BLOOD IN THE SNOW FILM FESTIVAL 2023 REVIEW! The greatest strength of Robert Cuffley’s ROMI is its social poignancy. It taps into a burgeoning movement of films that focus on rogue technology, specifically the danger of AI assistants. Utilizing an ultramodern visual identity, Cuffley compellingly merges the tone of a murder mystery with the horror of a malevolent AI. However, despite its thematic strengths, the film has a series of pacing and narrative issues that hold it back from genuine cult status.
ROMI follows the 23-year-old Maddi (Alexa Barajas), an aimless young woman whose parents’ political connections are enabling her going-nowhere life. After fleeing the scene of a hit-and-run, Maddie is forced to hide from the authorities in an isolated smart home powered by a state-of-the-art AI named Romi. But it is only upon Maddie’s arrival at the house that she realizes Romi isn’t working as intended.
The film is confined almost entirely to the inside of the smart house, creating a tangible sense of not just claustrophobia but cyclical imprisonment. Cuffley quickly and expertly maps the interior of the house for the viewer, making it feel familiar. He also establishes a sleek aesthetic sensibility, which is cleverly reminiscent of modern smartphones. Inside of these parameters, Cuffley plays with the cinematography in a variety of interesting ways. He often frames his shots to be off-centre, includes darkened passages, or divides the screen between Maddie and an empty room, hinting wonderfully at a sinister presence while also injecting tension into otherwise normal moments.
“…forced to hide from the authorities in an isolated smart home powered by a state-of-the-art AI named Romi.”
The leading actress also gives a striking performance, acting alone for long stretches and giving an increasingly unhinged performance. Solid supporting performances from the remainder of the cast round this out. Each character also brings a discernible point of view to the idea of ROMI as a personality unto itself. As these characters come and go from the house, carrying with them respite or tension, they allow the film a fascinating theatrical quality.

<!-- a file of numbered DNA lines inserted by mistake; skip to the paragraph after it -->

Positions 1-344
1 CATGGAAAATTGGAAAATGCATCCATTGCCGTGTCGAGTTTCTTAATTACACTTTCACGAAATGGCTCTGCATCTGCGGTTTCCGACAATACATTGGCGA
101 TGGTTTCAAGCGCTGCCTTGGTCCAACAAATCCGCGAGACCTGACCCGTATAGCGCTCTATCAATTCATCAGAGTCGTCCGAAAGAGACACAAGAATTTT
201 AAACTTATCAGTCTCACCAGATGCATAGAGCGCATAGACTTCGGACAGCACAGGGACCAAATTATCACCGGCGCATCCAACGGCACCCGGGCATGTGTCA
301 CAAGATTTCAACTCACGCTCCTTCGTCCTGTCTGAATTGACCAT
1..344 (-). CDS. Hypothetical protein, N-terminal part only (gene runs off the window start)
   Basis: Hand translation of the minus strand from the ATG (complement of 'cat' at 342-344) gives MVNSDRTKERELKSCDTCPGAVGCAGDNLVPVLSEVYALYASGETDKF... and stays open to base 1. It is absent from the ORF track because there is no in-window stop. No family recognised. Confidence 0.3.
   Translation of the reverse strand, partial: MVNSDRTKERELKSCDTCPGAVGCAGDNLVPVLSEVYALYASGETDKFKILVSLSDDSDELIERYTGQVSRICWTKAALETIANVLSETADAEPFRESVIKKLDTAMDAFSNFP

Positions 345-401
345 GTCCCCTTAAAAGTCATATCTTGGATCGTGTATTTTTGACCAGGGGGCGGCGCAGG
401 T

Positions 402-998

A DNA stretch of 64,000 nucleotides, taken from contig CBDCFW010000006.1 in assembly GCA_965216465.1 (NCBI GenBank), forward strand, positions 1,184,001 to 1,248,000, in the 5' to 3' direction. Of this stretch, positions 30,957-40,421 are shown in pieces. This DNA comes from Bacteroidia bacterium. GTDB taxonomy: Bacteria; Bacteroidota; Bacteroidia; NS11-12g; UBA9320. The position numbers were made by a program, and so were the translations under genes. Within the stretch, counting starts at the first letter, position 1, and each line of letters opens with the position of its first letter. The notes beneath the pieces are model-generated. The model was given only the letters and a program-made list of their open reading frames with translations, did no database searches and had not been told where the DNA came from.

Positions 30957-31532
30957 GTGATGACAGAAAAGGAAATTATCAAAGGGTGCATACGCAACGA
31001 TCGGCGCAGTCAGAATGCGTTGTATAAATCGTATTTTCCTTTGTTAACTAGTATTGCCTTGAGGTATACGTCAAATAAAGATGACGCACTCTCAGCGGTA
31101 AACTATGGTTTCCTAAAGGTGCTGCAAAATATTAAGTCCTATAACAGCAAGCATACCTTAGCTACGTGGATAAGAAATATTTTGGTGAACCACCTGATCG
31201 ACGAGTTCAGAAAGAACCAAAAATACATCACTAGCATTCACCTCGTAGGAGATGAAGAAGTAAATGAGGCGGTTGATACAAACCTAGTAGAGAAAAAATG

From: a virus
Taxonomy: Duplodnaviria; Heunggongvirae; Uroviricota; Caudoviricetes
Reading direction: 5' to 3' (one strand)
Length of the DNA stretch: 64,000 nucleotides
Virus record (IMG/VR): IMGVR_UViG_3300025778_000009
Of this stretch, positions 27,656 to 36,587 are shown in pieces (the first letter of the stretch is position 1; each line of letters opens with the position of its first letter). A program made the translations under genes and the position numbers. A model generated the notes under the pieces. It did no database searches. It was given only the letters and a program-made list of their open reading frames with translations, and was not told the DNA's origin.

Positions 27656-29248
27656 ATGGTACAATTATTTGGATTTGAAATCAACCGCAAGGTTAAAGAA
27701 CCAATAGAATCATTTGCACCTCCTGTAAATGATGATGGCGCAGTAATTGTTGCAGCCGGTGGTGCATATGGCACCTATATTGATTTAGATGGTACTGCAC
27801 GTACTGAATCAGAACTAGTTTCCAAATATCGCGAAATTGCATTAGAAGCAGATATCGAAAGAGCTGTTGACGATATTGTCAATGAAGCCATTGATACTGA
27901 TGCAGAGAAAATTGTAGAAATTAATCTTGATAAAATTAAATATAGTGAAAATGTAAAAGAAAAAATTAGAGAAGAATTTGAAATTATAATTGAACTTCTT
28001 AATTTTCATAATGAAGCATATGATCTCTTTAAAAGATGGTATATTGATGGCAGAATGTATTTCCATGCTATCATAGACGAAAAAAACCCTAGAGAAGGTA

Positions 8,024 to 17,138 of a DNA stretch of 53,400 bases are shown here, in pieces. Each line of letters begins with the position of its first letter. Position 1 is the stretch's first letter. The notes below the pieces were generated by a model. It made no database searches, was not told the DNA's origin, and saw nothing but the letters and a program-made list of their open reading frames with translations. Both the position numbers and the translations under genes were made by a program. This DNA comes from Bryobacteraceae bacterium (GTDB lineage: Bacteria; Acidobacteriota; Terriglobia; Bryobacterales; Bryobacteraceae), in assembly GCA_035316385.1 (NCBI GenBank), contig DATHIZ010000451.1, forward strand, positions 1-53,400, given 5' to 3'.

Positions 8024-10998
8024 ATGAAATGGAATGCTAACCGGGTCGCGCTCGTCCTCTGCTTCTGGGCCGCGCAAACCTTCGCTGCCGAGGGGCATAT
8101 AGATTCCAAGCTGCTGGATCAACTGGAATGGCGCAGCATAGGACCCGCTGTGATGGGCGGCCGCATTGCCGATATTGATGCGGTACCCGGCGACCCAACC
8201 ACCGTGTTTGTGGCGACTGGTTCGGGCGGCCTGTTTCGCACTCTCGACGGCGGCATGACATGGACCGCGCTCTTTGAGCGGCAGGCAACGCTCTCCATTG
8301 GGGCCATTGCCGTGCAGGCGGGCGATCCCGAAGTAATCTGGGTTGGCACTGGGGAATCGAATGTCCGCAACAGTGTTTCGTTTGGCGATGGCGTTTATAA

Where ROMI falls short, however, is in its underutilization of these characters and the story. Susie Moloney’s script is quietly generic. While each character is unique, their interactions with each other follow specific, repeated patterns. This creates a sense of redundancy that causes the middle act of the film to lag. Although there is an interesting conceit at the core of ROMI’s narrative, it is poorly explored. There is also a veiled social commentary present in the film, but it, too, is lazily navigated. These issues are emphasized by a climax that, while surprising, is as tiring as it is convenient.
While these criticisms do not make ROMI obsolete viewing, they hamper what could have been a memorable slice of genre cinema. ROMI lacks the vital charge of novelty that horror films require to become fully realized. While the film certainly has some enthrallingly tense moments, the mystery that Cuffley so masterfully conjures does not have an equally as gripping payoff. Ultimately, ROMI feels all too familiar—it is just another ghost story, simply sporting a technological skin.
"…...just another ghost story..."